Fixed versus adjustable loans

With a fixed-rate loan, your payment stays the same for the entire duration of the mortgage. The amount of the payment allocated to your principal (the actual loan amount) increases, but the amount you pay in interest will go down accordingly. The property tax and homeowners insurance will go up over time, but for the most part, payment amounts on fixed rate loans vary little.

When you first take out a fixed-rate loan, most of the payment is applied to interest. This proportion reverses itself as the loan ages.

Borrowers can choose a fixed-rate loan to lock in a low rate. People select these types of loans when interest rates are low and they want to lock in this low rate. If you have an Adjustable Rate Mortgage (ARM) now, refinancing into a fixed-rate loan can offer greater consistency in monthly payments. If you have an Adjustable Rate Mortgage (ARM) now, we'll be glad to help you lock in a fixed-rate at a good rate. Call Nationwide Home Loans at (562) 693-5048 to learn more.

There are many different kinds of Adjustable Rate Mortgages. Generally, interest on ARMs are determined by a federal index. A few of these are: the 6-month CD rate, the 1 year rate on Treasure Securities, the Federal Home Loan Bank's 11th District Cost of Funds Index (COFI), or others.

Most ARMs feature this cap, which means they can't increase over a specified amount in a given period of time. Your ARM may feature a cap on interest rate variances over the course of a year. For example: no more than a couple percent a year, even if the underlying index increases by more than two percent. Your loan may feature a "payment cap" that instead of capping the interest directly, caps the amount that the monthly payment can go up in one period. Plus, almost all adjustable programs feature a "lifetime cap" — this cap means that your interest rate won't exceed the cap amount.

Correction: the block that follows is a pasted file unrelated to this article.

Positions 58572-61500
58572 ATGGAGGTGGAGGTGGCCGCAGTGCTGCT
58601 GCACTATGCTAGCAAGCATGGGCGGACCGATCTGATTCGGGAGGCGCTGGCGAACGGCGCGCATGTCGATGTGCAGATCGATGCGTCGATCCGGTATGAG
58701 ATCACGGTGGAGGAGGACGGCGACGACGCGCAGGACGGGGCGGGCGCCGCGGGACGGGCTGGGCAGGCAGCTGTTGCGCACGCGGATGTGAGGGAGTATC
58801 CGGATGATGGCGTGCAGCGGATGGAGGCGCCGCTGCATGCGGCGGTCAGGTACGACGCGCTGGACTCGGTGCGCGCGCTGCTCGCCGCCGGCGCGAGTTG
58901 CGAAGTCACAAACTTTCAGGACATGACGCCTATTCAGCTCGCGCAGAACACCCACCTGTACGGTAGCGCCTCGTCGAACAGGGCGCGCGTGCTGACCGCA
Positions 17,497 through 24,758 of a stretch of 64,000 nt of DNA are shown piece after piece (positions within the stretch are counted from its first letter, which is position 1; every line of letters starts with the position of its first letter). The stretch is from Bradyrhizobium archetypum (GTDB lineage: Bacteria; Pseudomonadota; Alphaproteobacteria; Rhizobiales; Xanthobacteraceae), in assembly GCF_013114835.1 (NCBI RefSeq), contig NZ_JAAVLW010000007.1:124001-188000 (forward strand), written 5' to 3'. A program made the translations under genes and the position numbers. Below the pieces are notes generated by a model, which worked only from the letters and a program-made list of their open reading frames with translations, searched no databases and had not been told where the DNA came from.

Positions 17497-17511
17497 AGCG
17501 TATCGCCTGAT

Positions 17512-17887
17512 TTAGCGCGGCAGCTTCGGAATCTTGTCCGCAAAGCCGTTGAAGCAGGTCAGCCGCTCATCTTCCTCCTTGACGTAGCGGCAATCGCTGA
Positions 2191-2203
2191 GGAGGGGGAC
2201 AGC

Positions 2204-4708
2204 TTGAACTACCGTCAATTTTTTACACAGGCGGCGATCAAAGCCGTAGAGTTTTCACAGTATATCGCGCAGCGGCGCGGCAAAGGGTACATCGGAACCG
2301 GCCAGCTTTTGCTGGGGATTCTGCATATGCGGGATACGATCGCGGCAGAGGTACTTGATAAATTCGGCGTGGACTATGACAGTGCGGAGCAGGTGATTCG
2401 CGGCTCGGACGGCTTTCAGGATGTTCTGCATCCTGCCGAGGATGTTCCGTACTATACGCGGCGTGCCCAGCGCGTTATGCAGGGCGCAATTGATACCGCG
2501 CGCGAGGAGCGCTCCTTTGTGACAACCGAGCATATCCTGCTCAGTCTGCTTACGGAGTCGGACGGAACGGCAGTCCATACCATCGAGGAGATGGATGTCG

ARMs usually start at a very low rate that may increase over time. You've likely read about 5/1 or 3/1 ARMs. In these loans, the introductory rate is set for three or five years. It then adjusts every year. These loans are fixed for a number of years (3 or 5), then adjust. Loans like this are best for people who expect to move in three or five years. These types of adjustable rate loans are best for borrowers who plan to move before the loan adjusts.

You might choose an Adjustable Rate Mortgage to take advantage of a very low introductory interest rate and plan on moving, refinancing or simply absorbing the higher rate after the initial rate expires. ARMs can be risky in a down market because homeowners can get stuck with rates that go up when they can't sell their home or refinance with a lower property value.

Have questions about mortgage loans? Call us at (562) 693-5048. We answer questions about different types of loans every day.

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